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What Makes a Hero?

You're probably wondering why this adorable laughing baby is featured in my blog about being a hero. Well this little girl, Peyton, is my grand niece. She is about to turn 1-year old.

But just a year ago, little Peyton was born premature at only 26 weeks old. This is what she looked like then. She weighed only 1lb, 3oz.

The lives of both Peyton and her mother, Amanda (my niece), were in danger, which is why Amanda had to deliver the baby so early. While Amanda's health improved after her birth, it was touch-and-go there for a while with Peyton. Her family, who is spread out throughout the United States and Japan, waited on pins and needles for an update on Peyton's health each day.

Amanda and her husband, Simone, were at the hospital every day for many hours holding her and giving her as much love as they could in the time they were allowed to be there. It was an emotional roller-coaster to say the least. The doctors and nurses in the NICU at Swedish Hospital in Seattle never gave up and neither did Peyton or her parents.

Finally, Peyton got to come home 3 months later in early October, which is when she was supposed to be born. Thanks to tons of videos and pictures shared over these last 9 months, her distant families all got to witness this fragile baby turn into a happy, movin'-scootin', strong, healthy bundle of joy.

Peyton is my hero. So are her parents. They represent strength, endurance, power and love. I have come to realize those are qualities I admire most in people.

It revealed itself in a vision board project Tida and I asked our campers to do at our recent

Activate Your Superpower virtual camp. (see pic of my creation)

On the left side of the board shows who we consider to be our heroes. It's who we want to become. On the right side, it's about us as individuals. What makes us Superheroes.

As I collected all of my pictures that I would use on my board, I realized that most of my heroes persevered and overcame some kind of struggle. Some more difficult than others - My dad losing his mother at age 14, divorce, disease, bullying and more. They all suffered and made it through to the other side.

COVID-19 has caused all of us around the world to face new and frightening challenges head-on. Thousands have lost their lives without families able to be there for one last hug. Thousands more have suffered through the illness.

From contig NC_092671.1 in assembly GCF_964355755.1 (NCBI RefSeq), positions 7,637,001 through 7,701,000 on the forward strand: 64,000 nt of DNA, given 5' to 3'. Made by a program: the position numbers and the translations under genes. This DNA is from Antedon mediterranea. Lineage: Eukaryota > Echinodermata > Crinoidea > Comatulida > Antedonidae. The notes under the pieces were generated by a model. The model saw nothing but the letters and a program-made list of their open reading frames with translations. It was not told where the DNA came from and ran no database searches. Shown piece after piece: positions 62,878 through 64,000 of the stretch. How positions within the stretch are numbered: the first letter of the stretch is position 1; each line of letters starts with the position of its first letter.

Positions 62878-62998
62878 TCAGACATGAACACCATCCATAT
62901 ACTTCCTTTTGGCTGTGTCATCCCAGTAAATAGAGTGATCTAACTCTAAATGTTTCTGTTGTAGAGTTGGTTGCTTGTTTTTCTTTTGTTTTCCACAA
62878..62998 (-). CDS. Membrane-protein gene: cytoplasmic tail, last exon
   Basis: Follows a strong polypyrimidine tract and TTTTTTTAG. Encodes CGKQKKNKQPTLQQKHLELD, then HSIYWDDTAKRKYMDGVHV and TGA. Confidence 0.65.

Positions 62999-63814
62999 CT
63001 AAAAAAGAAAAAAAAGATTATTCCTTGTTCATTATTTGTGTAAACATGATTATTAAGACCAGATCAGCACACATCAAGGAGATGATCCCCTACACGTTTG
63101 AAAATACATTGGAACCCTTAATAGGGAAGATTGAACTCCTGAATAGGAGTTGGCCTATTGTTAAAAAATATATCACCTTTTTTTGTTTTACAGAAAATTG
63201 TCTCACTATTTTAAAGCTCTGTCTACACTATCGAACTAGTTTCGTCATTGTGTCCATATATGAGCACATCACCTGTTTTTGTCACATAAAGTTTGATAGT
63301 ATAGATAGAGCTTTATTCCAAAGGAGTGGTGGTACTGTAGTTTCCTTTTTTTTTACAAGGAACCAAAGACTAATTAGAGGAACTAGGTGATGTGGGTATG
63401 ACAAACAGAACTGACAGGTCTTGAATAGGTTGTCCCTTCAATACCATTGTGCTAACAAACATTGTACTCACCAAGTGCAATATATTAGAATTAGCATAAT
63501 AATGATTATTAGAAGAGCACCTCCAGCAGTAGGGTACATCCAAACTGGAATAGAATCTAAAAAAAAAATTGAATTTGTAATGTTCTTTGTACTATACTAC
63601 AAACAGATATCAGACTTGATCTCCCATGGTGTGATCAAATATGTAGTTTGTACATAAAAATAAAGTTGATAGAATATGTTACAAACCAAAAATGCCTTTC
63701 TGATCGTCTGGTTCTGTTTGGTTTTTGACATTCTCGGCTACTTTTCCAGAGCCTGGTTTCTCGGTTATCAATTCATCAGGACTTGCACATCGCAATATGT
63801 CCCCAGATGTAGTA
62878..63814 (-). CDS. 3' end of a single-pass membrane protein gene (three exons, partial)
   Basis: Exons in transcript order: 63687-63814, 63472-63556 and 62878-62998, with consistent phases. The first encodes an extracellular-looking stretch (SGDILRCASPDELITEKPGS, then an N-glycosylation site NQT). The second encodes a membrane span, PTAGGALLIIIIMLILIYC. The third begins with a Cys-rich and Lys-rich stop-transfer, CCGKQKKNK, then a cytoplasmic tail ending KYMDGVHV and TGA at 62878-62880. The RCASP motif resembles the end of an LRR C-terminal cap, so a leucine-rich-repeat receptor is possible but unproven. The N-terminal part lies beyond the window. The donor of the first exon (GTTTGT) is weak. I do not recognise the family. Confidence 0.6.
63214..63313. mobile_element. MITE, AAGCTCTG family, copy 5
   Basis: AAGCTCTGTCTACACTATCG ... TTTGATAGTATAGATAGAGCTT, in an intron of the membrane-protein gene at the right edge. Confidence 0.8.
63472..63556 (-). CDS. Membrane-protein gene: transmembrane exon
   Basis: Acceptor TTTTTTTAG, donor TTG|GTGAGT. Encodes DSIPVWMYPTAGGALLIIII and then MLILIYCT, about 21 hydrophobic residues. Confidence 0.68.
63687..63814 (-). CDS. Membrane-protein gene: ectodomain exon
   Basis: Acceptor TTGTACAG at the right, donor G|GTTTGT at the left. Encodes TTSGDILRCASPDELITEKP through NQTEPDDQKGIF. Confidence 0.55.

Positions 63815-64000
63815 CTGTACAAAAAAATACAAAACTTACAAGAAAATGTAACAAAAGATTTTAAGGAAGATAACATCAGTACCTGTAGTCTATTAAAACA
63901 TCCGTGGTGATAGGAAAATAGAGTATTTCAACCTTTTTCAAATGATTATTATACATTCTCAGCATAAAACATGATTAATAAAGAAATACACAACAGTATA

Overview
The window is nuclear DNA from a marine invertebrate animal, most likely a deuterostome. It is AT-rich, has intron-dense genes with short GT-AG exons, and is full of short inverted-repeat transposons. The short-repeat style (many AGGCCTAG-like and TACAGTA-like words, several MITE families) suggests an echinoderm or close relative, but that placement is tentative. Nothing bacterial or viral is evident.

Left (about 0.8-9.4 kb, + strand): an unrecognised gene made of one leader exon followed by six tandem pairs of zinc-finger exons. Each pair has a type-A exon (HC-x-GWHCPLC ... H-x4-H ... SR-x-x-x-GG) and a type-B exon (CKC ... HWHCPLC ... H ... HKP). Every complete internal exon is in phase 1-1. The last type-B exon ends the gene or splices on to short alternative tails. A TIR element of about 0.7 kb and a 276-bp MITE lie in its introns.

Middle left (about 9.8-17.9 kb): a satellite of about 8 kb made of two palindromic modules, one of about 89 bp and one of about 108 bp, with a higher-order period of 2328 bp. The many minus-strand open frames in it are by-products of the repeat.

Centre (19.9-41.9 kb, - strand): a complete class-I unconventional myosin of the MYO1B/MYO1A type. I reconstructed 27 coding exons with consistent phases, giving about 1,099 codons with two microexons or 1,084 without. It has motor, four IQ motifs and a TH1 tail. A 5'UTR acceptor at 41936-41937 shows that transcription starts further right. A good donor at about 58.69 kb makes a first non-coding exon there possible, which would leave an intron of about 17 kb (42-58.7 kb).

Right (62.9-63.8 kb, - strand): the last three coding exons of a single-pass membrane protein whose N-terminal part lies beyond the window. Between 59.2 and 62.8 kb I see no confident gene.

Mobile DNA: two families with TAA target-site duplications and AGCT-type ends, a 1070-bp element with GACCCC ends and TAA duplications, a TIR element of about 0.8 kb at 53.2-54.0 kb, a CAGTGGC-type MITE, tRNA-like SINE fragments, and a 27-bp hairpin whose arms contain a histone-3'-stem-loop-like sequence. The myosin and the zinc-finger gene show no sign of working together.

Now we are asked to step outside our comfort zone to protect ourselves and others by wearing masks and social distancing. Seniors in high school and college graduated without the traditional pomp and circumstance. Restaurants, movie theaters, other businesses are half-full, bankrupt or closed.

My heroes are now ever-growing to include healthcare workers, children, teachers and the rest of those who are helping others and following guidelines to protect their community. They all embody strength, endurance, power and love.

I'll be turning 60 years old on July 20th, and my dream of spending by birthday with my closest friends in New York City has evolved into a Zoom party. The good news is I will have friends on the call from England, Israel, Ireland, Georgia, New York and Austin who might otherwise not have been at my original "dream" party in NYC. What a gift!

So, whenever I begin to feel sad, lonely or frustrated, I think of my sweet little hero Peyton and her parents. The strength, endurance, power and love it took for them to not just survive, but thrive, is the model I will choose to follow now and for the rest of my life.

From one ole broad to another...Happy Birthday, Peyton!


Summer Project! Make your own Super Hero Vision Board. Start by answering these questions:

Who do I admire?

Why do I admire them?

What characteristics do they have?

What characteristics do I share with my heroes?

Who do I want to become?

Got student athletes at home? Interested in enhancing their performance, strength, flexibility, balance and mind? Check out our

LFY Virtual Academy for Student Athletes, July 13-16. Click HERE for details.

Author, Phyllis Smith, is the Co-Founder of Live Free Yoga, which offers yoga and other mindfulness programs for youth and those who serve them.


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